• Health innovation adds value in the form of improved efficiency, effectiveness, quality, safety and/or affordability
  • Health innovation can be in preventive, promotive, therapeutic, rehabilitative and/or assistive care”

In classic Public Health style WHO identifies 3 overlapping domains necessary to capture health innovation fully – science innovation (R&D), social innovation, and business innovation – each of which we can see in evidence in the wider pandemic response.

This is a useful definition for a number of reasons:

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The Role of Patient Information Leaflets in the Treatment of Patients

A first year medical school report by Kirsty Mackenzie, University of Dundee, written as part of a Student Selected Component (SSC) on Human Factors (March 2018). This is also available as a PDF.

Introduction

Over the past century and particularly over the last few decades, there has been a huge shift in the way in which patients interact with doctors. In the past, patients were given very little information about their conditions or their treatments. Medicine was very paternalistic and there was little room for patients to question the doctor’s decisions or to make choices for themselves. The public had very little scientific knowledge and blindly agreed to treatments that may not have needed or wanted(1). This was not in the best interests of patients because they had no control over their own health and this must have left them feeling less content and more anxious about what they were going through. The old model of ‘doctor knows best’ has in recent times been put aside in favour of ‘person-centred care’. The Royal College of Nursing states ‘[Person centred care] means that the person is an equal partner in the planning of care and that his or her opinions are important and are respected(2).’ This term was first coined by the psychotherapist Carl Rogers building on earlier ideas proposed by healthcare workers. Further building on Rogers’ ideas, the psychiatrist George Engel promoted ‘the move from a medical to a biopsychosocial the move from a medical to a biopsychosocial model of health(3).’ His ideas have been widely credited with being responsible for the shift in the model of care.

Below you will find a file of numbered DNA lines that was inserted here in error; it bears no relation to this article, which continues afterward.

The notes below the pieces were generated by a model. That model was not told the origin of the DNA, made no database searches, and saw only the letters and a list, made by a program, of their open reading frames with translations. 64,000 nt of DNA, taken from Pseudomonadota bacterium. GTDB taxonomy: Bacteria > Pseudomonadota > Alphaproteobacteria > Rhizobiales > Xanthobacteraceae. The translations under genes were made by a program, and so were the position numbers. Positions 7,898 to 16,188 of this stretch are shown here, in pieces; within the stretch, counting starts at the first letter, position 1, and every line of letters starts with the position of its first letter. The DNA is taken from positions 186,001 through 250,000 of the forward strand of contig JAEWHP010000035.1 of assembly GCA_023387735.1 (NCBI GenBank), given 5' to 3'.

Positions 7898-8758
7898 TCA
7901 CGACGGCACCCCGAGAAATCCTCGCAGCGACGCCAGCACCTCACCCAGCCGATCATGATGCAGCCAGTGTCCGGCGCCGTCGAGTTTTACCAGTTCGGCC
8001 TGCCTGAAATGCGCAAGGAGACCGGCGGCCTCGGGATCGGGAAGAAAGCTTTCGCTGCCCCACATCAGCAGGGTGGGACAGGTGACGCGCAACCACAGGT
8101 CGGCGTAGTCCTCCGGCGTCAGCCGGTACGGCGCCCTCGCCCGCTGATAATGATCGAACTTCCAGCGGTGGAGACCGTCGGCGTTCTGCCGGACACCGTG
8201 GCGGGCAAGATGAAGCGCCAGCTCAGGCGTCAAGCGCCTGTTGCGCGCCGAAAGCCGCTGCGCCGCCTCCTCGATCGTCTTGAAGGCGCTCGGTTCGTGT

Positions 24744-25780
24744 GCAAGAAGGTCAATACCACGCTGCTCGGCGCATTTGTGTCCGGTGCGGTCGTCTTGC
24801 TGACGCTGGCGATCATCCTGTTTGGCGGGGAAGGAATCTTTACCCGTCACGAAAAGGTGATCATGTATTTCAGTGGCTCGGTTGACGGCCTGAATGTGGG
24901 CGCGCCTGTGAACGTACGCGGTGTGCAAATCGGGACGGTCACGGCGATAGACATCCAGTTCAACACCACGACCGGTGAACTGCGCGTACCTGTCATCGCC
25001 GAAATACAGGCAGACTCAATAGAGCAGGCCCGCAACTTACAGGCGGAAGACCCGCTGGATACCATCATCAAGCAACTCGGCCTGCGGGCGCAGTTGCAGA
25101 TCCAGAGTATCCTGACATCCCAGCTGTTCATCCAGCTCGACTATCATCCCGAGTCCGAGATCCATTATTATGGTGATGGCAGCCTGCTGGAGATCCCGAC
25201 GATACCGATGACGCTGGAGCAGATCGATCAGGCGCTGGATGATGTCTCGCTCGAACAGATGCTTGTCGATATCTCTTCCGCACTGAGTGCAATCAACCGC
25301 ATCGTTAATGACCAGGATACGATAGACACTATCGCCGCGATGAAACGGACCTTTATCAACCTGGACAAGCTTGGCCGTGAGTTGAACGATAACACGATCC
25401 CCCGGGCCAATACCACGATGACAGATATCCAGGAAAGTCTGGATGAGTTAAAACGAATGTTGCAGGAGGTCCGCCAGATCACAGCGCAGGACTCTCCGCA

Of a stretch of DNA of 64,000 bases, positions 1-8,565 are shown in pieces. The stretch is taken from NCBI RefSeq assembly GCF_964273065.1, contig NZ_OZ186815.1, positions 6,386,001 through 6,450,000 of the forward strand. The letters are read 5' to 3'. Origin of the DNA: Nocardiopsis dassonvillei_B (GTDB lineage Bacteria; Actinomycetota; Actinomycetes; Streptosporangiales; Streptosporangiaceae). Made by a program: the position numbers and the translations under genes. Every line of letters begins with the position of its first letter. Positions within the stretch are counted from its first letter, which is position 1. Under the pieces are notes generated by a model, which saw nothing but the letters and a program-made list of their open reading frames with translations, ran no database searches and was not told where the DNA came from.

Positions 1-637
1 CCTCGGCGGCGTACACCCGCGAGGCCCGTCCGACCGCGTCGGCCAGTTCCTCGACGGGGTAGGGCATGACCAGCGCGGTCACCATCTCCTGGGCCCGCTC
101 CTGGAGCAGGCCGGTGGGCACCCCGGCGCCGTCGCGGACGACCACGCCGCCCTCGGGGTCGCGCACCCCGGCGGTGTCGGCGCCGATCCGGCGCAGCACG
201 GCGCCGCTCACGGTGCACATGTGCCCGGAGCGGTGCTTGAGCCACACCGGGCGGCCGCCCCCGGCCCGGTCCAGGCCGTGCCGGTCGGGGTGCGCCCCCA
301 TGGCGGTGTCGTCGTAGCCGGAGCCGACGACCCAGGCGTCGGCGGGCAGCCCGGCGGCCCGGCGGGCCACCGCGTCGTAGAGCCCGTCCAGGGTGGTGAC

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One step beyond: Mapping older tweets and retweets

Over the past 3 years I have been studying social networks for health (e.g. public health campaigns, clinical conferences). I have been collaborating with clinicians and analysts across the world in this work, publishing some of the outputs in peer-reviewed journals as listed below, studying the content, influencers, components of tweets that could influence retweeting, commercial influences in conference tweeting, responses beyond the hashtag, and looking at hierarchy of tweeting. Some of these have been published already – e.g. most recently a paper with Muge Cevik and David Ong, available for a few more weeks in free full text. Look out for details of the remaining papers over coming months. Summary of social media work - papersOne area that I have been keen to explore, but have not been able to until now, is mapping older tweets and retweets. Twitter provides access to tweets and retweets over the past 10 days. Sometimes a network will take longer than 10 days to establish, at which point the data become difficult – or expensive – to extract. This blog explains how to extract older tweets and retweets manually so that they can be mapped well beyond the 10 day limit, using NodeXL. I have used the example of #CwPAMS (Commonwealth Partnerships for Antimicrobial Stewardship) following a request by Diane Ashiru. I have illustrated this using 30 tweets first, and then the retweets that followed. It would be possible with patience and time to map all the #CwPAMS tweets using this method.